UK Chancellor announces tax hikes, spending cuts to restore finances
"Today we deliver a plan to tackle the cost-of-living crisis and rebuild our economy," Hunt told the House of Commons in his Autumn Statement 2022 on Thursday.
London, Nov 18: UK Chancellor Jeremy Hunt Thursday announced a package of tax hikes and spending cuts worth 55 billion pounds (USD 65 billion) in a bid to improve the public finances and restore the country's economic credibility.
"Our priorities are stability, growth and public services."
To raise further funds, the threshold at which higher earners start to pay the top 45 per cent rate will be reduced from 150,000 pounds to 125,140 pounds, while the income tax, inheritance tax and national insurance thresholds will be frozen for a further two years until April 2028, Xinhua news agency quoted the Chancellor as saying.
To ensure that businesses making extraordinary profits due to the high energy prices also pay their fair share, the windfall tax on oil and gas companies will increase from 25 per cent to 35 per cent, with the levy remaining in place until March 2028, and a new, temporary 45 per cent levy will be introduced for electricity generators.
On public spending, according to the statement, departments will be expected to work more efficiently and support the government's mission of fiscal discipline.
From 2025-2026 onwards, day-to-day spending will increase more slowly by 1 per cent above inflation.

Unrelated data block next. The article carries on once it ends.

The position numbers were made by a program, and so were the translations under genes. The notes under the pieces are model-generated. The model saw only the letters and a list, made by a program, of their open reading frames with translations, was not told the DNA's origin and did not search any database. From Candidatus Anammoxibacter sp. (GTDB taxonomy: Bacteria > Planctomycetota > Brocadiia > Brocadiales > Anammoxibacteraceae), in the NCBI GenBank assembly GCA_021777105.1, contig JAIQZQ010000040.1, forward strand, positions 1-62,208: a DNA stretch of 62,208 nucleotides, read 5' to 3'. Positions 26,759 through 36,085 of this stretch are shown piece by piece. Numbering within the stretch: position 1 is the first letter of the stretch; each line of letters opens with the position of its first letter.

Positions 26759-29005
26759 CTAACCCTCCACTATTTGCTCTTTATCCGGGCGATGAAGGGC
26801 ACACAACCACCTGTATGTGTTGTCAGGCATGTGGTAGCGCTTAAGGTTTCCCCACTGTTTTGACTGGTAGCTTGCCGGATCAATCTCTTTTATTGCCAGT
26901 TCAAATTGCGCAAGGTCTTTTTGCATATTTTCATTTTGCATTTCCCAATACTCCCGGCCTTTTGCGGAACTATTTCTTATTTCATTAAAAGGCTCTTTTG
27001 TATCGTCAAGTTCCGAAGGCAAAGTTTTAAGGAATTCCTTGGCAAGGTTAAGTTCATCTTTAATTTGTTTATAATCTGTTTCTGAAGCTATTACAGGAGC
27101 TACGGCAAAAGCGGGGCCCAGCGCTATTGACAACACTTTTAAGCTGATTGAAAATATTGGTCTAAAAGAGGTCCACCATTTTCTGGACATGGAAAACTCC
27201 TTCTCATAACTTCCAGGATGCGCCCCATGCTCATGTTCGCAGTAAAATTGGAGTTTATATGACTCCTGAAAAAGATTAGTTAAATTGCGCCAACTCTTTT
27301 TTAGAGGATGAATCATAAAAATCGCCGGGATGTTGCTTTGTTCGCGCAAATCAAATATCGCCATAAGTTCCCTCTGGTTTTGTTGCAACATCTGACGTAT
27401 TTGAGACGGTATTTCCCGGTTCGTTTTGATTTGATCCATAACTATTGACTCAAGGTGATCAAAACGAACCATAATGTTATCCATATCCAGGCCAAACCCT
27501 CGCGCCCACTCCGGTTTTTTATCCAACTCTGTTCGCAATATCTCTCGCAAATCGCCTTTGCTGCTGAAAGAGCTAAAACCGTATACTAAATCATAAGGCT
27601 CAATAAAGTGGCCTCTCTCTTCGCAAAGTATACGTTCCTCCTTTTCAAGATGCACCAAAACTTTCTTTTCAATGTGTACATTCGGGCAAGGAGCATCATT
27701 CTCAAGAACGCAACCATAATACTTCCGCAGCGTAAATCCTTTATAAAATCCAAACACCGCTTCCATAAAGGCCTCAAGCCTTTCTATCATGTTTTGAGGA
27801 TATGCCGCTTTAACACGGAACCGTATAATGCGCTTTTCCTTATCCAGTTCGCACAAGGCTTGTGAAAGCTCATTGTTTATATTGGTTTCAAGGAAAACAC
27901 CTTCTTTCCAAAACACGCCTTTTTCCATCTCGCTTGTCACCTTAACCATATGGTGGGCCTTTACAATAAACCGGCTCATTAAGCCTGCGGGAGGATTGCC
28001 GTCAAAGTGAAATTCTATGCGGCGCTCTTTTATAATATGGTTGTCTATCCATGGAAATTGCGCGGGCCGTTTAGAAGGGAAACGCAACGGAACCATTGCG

Amid the cost-of-living crisis, the Chancellor unveiled another support package.
While the government is capping typical energy bills for households this winter at 2,500 pounds, the Energy Price Guarantee will continue to provide support from April 2023 with the cap rising to 3,000 pounds.
Households on means-tested benefits, pensioners and people on disability benefits will receive new payments.
To ensure fiscal discipline, Hunt also introduced two new fiscal rules the country's national debt must fall as a share of gross domestic product (GDP) by the fifth year of a rolling five-year period; and public sector borrowing in the same year must be below 3 per cent of GDP.
Overall, according to the government, the fiscal plan improves public finances by 55 billion pounds by 2027-2028.
The budget squeeze comes after a large-scale package of unfunded tax cuts announced by the government in September threw financial markets into turmoil as the fiscal giveaway measures were expected to ramp up public borrowing and they dealt a huge blow to the country's fiscal reputation.
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